The distraction should take up as much time as they usually spend gambling. For reference, the average problem gambler spends about 20 – 25 hours a week gambling (significantly more if they are unemployed)
Some options might be:
- Craft work (e.g. pottery, carpentry)
- Side-Business (if stress isn’t a trigger)
- Writing a book (doesn’t matter whether it gets published)
I e-mailed Penny, a problem gambler who’s been “…more or less in control of my life, over the past year”. Penny’s distraction is to hand-copy and illustrate Bible passages, which she gives to her church. In her e-mail, she mentions:
“Pick something that doesn’t require you to travel. Because firstly it makes you less inclined to go do it, secondly it takes you away from your family and support. You might wander off during the journey.That’s why, when I tried distractions like rock climbing or photography, they didn’t work.
But when I found something to do at home, it was easier. My hubby just picks me up from work, we drive straight home, and I get to my copying.”
3. Find the Right Support
A support network is a group of people, not always family or fellow addicts, who actively help the problem gambler.
I’m not talking about people who pat them on the back, or spot them $10 for lunch. That all helps. But the best support network has to consist of strong, assertive types. For example, one of the methods taught to families of problem gamblers is not to shield the problem gambler from creditors.
It’s a bit tough to tell a relative or friend that: “Hey, a loan-shark’s out there swearing like a sailor. Get outside and face him, because it’s your problem.”
The NAMS (National Addictions Management Service) offers help and advice for the families of problem gamblers.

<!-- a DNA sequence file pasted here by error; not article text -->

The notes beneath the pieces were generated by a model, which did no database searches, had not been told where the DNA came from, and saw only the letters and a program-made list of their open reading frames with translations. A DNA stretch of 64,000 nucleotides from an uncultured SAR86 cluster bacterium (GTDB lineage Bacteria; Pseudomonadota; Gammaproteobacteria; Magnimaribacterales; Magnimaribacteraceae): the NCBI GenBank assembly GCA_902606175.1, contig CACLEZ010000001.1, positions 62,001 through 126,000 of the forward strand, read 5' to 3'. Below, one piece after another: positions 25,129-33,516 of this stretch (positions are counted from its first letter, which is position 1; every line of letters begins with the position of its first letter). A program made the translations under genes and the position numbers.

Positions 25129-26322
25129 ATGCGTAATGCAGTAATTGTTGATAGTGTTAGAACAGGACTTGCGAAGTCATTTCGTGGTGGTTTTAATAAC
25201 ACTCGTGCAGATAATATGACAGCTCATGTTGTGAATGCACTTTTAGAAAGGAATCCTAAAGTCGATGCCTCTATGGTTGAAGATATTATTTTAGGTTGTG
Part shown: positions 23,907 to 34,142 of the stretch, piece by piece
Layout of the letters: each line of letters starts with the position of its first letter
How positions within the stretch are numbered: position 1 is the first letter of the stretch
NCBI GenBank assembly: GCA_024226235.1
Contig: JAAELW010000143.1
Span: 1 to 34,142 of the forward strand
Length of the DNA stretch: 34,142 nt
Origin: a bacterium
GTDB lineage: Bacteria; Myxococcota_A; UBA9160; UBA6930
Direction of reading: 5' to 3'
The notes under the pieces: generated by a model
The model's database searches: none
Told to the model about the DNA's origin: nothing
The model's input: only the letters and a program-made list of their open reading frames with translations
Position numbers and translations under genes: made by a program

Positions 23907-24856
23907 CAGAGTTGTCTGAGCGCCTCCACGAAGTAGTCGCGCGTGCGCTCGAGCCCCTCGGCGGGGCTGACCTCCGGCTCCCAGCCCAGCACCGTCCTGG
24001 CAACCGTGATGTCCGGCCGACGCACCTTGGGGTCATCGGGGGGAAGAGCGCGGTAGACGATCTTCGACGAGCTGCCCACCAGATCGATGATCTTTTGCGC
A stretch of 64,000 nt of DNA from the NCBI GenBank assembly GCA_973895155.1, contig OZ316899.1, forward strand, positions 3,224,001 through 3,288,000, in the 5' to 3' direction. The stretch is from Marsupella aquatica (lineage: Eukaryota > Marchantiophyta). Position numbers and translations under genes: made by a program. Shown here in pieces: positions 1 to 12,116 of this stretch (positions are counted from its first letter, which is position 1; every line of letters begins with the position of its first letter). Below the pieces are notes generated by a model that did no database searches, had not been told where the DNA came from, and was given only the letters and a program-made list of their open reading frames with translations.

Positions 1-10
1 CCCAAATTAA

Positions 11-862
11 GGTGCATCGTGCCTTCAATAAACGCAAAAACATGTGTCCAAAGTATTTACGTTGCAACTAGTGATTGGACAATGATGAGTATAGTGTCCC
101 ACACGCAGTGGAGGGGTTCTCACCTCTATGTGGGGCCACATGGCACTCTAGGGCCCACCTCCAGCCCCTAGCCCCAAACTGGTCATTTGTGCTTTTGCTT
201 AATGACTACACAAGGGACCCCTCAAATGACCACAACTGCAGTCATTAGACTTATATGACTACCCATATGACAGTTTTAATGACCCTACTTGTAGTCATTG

Some problem gamblers (like Penny) find religious communities provide better support networks than family or fellow addicts. These organizations often have authority figures, and peer pressure is more tangible.
4. Form Negative Associations With Gambling
“Whenever you slip up, penalize yourself,” Penny suggests, “do something which you hate to do.”
Whenever Penny lapsed, she would “do extra housework, which I hate. I would come clean, explain it to my husband and daughter, and they knew the routine: It meant mum would do all the unpleasant chores for the next month.”
Penny also mentions her fellow addicts’ methods:
“One man would drink milk whenever he lapsed. It made him nauseous. But he wanted to form an association between gambling and nausea. I don’t know how for sure much it contributed, but I notice he was quite in control.”
5. Make Cash Inaccessible
No money, no gambling. It’s that simple.
Problem gamblers should cut up their credit cards, and hand the ATM card to family. They should also have their employer send their pay elsewhere; parents’ bank accounts are a great idea.
It’s vitally important that problem gamblers don’t keep cash lying around. Small amounts ($50 or less) should be immediately spent on groceries, or something else that’s productive. Large amounts need to be sent straight to a bank or a family member’s wallet.
Maybe in future, banks will wise up and check for exclusion orders. If someone has one, they probably shouldn’t have a credit card as well.